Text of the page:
Bullfighting is not Andalusian thing and has nothing to do with gitanos and flamenco cante and guitar. As mentionded above modern flamenco baile is influenced by some upper body movements in bullfighting. Probably this kind of modern flamenco baile is not really flamenco just like flamenco baile influenced by Ballet.

_____________________________

Say No to Fuera de Compás!!!
  REPORT THIS POST AS INAPPROPRIATE |  Date Feb. 17 2021 11:19:18
 
Morante

 

Posts: 1627
Joined: Nov. 21 2010
 

RE: Tauromagia vid? (in reply to devilhand

quote:

Bullfighting is not Andalusian thing and has nothing to do with gitanos and flamenco cante and guitar.


Some cantaores/toreros
Silverio Franconetti: picador, Enrique el Mellizo: puntillero, Curro Dulce: puntillero,
Tío José el Granaino: matador, Juan de Dios: banderillero de Paquiro, Enrique el Gordo: banderillero, Ezpeletilla: matador, Aurelio Sellés: novillero. There are many more.
Even Camaron tried his hand: there is a foto of him in traje de luces in his Peña.
And Alejandro Talavante is given to singing por bulerías during his faena.
  REPORT THIS POST AS INAPPROPRIATE |  Date Feb. 17 2021 12:44:03
 
Piwin

 

Posts: 3162
Joined: Feb. 9 2016
 

[Deleted] 

Post has been moved to the Recycle Bin at Feb. 17 2021 13:41:25
  REPORT THIS POST AS INAPPROPRIATE |  Date Feb. 17 2021 12:57:57
Guest

[Deleted] 

Post has been moved to the Recycle Bin at Feb. 20 2021 10:03:53
  REPORT THIS POST AS INAPPROPRIATE |  Date Feb. 17 2021 13:18:20
 
BarkellWH

Posts: 3144
Joined: Jul. 12 2009
From: Washington, DC

RE: Tauromagia vid? (in reply to devilhand

quote:

Bullfighting is not Andalusian thing and has nothing to do with gitanos and flamenco cante and guitar.


You seem to be fond of making categorical statements, Devilhand, such as your quote cited above. To be so sure of yourself, one assumes you have made more than a superficial study to conclude that "Bullfighting is not an Andalusian thing and has nothing to do with gitanos and flamenco cante and guitar."

While the corrida is not "just" an Andalusian thing, it certainly is a part of Andalusian culture. But more to the point, how many gitanos have you sat down with and talked to about the connection (or lack thereof) between the corrida and flamenco? What have these discussions revealed that lead you to conclude there is no connection between the two? What other studies or experiences have contributed to your conclusion?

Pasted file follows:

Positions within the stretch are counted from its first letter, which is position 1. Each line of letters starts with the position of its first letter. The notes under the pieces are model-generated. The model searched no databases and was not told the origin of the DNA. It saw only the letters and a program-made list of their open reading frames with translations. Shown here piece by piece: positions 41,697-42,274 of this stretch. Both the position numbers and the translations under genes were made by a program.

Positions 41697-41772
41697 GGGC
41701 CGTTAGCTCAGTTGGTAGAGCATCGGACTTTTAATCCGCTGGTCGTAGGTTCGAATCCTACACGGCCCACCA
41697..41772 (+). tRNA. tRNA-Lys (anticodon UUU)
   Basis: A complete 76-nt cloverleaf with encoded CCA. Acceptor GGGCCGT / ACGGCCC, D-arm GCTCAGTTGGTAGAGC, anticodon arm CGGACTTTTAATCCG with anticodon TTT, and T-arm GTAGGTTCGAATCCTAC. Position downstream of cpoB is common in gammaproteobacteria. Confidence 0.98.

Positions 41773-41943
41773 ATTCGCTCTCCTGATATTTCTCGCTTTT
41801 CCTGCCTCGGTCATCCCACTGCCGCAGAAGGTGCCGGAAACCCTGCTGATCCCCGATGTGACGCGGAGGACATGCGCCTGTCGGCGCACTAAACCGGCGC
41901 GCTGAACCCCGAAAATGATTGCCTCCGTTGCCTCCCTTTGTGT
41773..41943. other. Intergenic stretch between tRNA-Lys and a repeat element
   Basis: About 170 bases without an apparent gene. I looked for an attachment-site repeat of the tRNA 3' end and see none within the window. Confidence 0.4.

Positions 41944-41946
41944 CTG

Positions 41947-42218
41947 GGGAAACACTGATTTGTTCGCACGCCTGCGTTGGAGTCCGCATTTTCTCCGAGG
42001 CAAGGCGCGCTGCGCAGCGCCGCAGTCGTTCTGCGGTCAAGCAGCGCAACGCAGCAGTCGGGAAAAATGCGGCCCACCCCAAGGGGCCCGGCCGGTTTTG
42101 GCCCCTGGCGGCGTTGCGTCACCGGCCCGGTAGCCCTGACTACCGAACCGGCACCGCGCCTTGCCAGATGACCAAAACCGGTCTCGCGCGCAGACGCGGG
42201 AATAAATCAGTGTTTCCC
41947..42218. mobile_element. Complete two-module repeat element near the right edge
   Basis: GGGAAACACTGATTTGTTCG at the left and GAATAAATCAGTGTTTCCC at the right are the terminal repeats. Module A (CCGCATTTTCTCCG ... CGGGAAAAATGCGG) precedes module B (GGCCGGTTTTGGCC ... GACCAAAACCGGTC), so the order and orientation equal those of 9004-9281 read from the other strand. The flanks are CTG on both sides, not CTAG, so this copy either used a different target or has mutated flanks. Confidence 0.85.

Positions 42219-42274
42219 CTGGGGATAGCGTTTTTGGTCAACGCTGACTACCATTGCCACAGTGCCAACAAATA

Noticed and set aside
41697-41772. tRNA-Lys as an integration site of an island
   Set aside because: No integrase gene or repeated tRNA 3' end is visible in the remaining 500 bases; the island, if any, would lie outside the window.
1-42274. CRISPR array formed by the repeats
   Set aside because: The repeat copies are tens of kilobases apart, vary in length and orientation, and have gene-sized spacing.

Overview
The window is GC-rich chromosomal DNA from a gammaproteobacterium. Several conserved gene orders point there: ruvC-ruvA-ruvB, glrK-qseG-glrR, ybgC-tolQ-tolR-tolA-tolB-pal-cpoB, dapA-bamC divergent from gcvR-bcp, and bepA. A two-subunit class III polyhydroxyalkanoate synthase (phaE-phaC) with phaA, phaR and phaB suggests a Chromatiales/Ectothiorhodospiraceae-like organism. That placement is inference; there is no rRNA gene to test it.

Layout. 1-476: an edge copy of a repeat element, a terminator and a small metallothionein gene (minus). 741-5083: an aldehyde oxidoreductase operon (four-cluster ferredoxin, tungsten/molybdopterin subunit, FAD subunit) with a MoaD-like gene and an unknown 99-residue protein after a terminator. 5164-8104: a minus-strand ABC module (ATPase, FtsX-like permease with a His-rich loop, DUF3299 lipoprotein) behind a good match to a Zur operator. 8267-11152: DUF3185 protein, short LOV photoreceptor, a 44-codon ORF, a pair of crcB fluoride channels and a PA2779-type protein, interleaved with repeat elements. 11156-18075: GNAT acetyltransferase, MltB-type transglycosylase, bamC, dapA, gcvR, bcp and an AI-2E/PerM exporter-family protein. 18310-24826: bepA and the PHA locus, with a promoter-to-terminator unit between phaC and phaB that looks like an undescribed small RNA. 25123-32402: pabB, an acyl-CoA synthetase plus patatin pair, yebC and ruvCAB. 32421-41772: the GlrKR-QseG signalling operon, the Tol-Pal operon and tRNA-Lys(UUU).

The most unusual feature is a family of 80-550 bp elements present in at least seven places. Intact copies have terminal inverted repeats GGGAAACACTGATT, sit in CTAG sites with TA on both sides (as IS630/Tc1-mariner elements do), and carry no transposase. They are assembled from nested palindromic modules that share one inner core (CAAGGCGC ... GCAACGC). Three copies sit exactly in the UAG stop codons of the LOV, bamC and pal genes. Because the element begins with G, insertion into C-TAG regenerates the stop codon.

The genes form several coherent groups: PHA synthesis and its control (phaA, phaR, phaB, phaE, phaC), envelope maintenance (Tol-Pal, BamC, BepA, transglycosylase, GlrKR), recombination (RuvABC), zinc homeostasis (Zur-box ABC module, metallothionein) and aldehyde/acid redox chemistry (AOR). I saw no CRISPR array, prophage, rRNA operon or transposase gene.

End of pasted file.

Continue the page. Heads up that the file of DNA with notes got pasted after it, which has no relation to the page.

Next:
While I don't think there is a "causal" relationship between the corrida and flamenco, i.e., I don't think each was necessarily dependent upon the other for its existence, I do think each has been influenced by the other. In particular, I think the corrida has had much influence on flamenco. The themes of life, death, tragedy, and courage in the face of adversity run through both the corrida and flamenco. It is those themes that create the bond between the two, in my opinion.

Bill

_____________________________

And the end of the fight is a tombstone white,
With the name of the late deceased,
And the epitaph drear, "A fool lies here,
Who tried to hustle the East."

--Rudyard Kipling
  REPORT THIS POST AS INAPPROPRIATE |  Date Feb. 17 2021 13:47:41
 
Ricardo

Posts: 12671
Joined: Dec. 14 2004
From: Washington DC

RE: Tauromagia vid? (in reply to Guest

quote:

And many flamencos are also big fans of football. Some probably play it, like Paco did. Does that mean football and flamenco are closely linked? I don’t think you understand the point being made.


You might as well say what does speaking spanish, eating jamon Iberico and drinking manzanilla have to do with flamenco...The OP is about the direct connection but you have chosen to ignore THAT and separate the two, one being a (in your opinion) beautiful music and dance and the other (in YOUR OPINION) some weird animal torture practice. Well sorry you don’t get to do that, the two are already intertwined by the CULTURE of region. This is what is done by the people in Andalucia...not all people drink sherry, eat ham, dance sevillanas, speak Andalu, or involve in flamenco, work in a fragua or a mine shaft. But everyone that understands culture will see the connection there if they have been involved in these activities or lived there. You can argue against the practice and rally for breaking the cultural connection on moral grounds along with abolishing alchohol and eating meat or working in heavy industry that contribute carbon foot prints. But understand it would be a forced amputation in each case. Next up, deforestation and guitars. As I stated earlier the hypocrisy would be to take the moral high ground on only one issue here.

_____________________________

CD's and transcriptions available here:
www.ricardomarlow.com
  REPORT THIS POST AS INAPPROPRIATE |  Date Feb. 17 2021 14:03:04
Guest

[Deleted] 

Post has been moved to the Recycle Bin at Feb. 20 2021 10:03:41
  REPORT THIS POST AS INAPPROPRIATE |  Date Feb. 17 2021 14:40:49
 
Morante

 

Posts: 1627
Joined: Nov. 21 2010
 

RE: Tauromagia vid? (in reply to Guest